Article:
At the KIKK festival, I was inspired by the work of Adam Magyar who uses slit-scan photography to make beautiful serene and surrealistic art. The technique is simple: you take one column of pixels from a moving image (for example from a webcam). You do this say 20 times per second and put all these columns next to each other. This forms an image like the one above. Every column of pixels in this image is taken of the exact same spot, but they are all taken at a different point in time. The screen capture below may clarify at bit more. It shows the tool I built in OpenFrameworks for creating the slit-scan images.
The image below is about 5 minutes of scanning traffic (click the image for the high-res version).
It is taken from my office window, facing one of the busiest stretches of highway in The Netherlands (the A13 between Rotterdam and The Hague).
The orange line on the map below indicates the line (the ‘slit’) that is scanned from the video.
Cars become longer in the image when they drive slow (or stand still for a traffic light) en shorter when they drive faster. Some cars appear twice in the image, for instance those that follow the blue line. It crosses the orange line (the slit-scan) twice, as can be seen in the image below.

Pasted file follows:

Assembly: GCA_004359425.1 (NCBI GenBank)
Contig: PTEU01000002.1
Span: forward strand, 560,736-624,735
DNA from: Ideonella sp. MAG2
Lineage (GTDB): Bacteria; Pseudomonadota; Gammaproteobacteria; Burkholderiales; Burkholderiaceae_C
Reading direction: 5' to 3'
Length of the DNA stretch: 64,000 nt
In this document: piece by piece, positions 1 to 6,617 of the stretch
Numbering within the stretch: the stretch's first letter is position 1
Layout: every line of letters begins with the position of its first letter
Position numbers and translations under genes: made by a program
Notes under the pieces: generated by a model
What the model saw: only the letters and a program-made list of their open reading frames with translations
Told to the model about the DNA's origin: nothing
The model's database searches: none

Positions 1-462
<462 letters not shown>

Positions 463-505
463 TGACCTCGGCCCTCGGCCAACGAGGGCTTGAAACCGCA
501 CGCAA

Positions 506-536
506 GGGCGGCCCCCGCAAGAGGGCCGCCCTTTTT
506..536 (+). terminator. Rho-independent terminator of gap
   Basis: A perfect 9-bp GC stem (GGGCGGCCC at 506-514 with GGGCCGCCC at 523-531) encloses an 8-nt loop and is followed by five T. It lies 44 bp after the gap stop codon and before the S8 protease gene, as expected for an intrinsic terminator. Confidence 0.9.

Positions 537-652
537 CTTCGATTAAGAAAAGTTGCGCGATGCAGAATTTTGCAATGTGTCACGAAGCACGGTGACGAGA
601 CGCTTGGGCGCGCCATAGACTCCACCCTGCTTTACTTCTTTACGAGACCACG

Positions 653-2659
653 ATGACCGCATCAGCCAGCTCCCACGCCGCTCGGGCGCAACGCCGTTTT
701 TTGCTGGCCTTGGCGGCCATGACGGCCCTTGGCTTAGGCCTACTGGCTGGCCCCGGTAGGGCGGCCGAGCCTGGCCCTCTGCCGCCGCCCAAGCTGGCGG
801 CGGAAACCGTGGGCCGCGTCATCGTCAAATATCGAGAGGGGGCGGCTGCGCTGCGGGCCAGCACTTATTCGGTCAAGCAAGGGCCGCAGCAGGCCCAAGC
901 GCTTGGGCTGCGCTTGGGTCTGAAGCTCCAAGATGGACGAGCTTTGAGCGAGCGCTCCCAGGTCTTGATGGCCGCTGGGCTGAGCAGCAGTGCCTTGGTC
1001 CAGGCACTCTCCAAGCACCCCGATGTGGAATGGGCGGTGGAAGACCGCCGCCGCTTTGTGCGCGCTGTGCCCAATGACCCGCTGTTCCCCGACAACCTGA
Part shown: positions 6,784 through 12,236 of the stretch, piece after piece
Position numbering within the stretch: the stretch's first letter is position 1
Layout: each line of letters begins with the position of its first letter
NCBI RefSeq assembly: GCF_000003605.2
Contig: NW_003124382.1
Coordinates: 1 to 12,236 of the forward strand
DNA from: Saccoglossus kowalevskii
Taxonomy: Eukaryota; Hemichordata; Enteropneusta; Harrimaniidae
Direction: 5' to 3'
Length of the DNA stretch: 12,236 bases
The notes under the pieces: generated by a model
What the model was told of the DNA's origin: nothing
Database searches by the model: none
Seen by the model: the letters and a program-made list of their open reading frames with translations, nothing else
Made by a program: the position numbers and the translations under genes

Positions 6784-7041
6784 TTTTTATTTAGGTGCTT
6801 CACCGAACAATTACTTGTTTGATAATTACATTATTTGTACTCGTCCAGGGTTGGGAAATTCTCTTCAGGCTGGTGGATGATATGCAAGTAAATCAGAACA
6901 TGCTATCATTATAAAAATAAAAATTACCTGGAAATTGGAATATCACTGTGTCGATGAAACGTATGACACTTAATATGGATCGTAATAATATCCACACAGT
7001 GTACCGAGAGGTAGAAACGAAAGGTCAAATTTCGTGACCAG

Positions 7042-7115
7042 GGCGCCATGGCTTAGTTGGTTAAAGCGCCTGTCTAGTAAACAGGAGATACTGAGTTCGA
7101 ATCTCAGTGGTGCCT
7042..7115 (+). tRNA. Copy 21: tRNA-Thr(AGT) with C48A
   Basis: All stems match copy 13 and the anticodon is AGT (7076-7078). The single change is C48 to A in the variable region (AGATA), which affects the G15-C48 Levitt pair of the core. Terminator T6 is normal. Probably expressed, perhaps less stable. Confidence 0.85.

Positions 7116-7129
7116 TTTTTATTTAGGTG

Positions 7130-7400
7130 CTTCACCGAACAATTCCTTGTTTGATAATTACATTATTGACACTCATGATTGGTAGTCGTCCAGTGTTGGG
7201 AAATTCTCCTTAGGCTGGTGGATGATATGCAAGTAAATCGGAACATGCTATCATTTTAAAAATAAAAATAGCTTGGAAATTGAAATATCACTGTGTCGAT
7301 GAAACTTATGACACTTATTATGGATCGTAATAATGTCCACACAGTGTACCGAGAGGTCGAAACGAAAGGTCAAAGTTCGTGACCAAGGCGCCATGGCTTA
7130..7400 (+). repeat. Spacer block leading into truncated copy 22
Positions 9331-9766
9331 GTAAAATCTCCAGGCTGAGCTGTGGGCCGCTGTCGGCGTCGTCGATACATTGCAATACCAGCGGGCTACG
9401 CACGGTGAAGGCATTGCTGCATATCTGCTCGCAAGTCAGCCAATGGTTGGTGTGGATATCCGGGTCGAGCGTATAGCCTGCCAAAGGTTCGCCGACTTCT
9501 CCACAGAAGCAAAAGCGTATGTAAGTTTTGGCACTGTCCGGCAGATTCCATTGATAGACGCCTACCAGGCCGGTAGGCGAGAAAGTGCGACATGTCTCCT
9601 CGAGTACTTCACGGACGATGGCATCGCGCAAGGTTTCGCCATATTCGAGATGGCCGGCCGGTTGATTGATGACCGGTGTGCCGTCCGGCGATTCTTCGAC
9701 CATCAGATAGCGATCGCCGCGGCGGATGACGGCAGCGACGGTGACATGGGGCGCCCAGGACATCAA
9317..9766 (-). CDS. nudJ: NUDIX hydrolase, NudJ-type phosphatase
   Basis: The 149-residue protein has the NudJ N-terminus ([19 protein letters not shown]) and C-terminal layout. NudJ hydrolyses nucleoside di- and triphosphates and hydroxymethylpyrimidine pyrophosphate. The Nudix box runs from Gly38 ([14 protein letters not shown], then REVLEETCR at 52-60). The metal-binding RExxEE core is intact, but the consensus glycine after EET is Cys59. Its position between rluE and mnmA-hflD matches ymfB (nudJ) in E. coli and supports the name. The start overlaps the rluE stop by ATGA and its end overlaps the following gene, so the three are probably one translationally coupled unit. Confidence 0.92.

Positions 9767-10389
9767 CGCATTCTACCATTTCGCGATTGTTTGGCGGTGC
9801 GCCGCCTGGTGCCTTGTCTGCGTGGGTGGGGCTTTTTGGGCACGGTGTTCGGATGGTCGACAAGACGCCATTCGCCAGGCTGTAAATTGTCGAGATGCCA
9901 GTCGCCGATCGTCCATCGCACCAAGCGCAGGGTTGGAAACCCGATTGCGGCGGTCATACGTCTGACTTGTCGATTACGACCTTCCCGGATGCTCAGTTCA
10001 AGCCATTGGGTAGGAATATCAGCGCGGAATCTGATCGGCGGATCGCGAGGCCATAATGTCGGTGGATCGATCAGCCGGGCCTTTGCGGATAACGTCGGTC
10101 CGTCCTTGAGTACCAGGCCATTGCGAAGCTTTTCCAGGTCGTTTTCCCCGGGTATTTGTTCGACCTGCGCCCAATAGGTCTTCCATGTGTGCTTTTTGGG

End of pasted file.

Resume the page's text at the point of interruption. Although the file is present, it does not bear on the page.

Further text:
But why stick to a scanning a line of pixels, and not other forms like a circle?
In every frame of the video, the pixels laying on the circle are taken and put in a straight line, one next to the other, just like in the ‘linear’ slit-scanning. This gives an even more abstract (and interesting?) image:
The next video shows the tool I built in OpenFrameworks that allows me to switch between linear and circular slit scanning, and adapt the angle and length of the line as well as the radius of the circle.
This process of slit-scanning produces very long images, especially when slit-scanning a whole movie. I did this with the movie Fight Club, resulting in 240000 lines, i.e. a slitscan image of 240000 x 250 pixels. There are several techniques to ‘fold’ such an almost 1-dimensional image into a 2D plane. These are called ‘space filling curves‘. For folding the slitscan image of Fight Club I used the Peano curve (picture taken from Wikipedia):
I turned it 90 degrees clockwise, so the sequence starts at the top left, zigzags down, ending at the lower right. This image shows the sequence by using color. Starting at the top left in red, going through orange, yellow, green, blue and purple, ending in red again.
The resulting image for Fight Club is:
This is the whole movie slit-scanned with a circle. A detail from the image: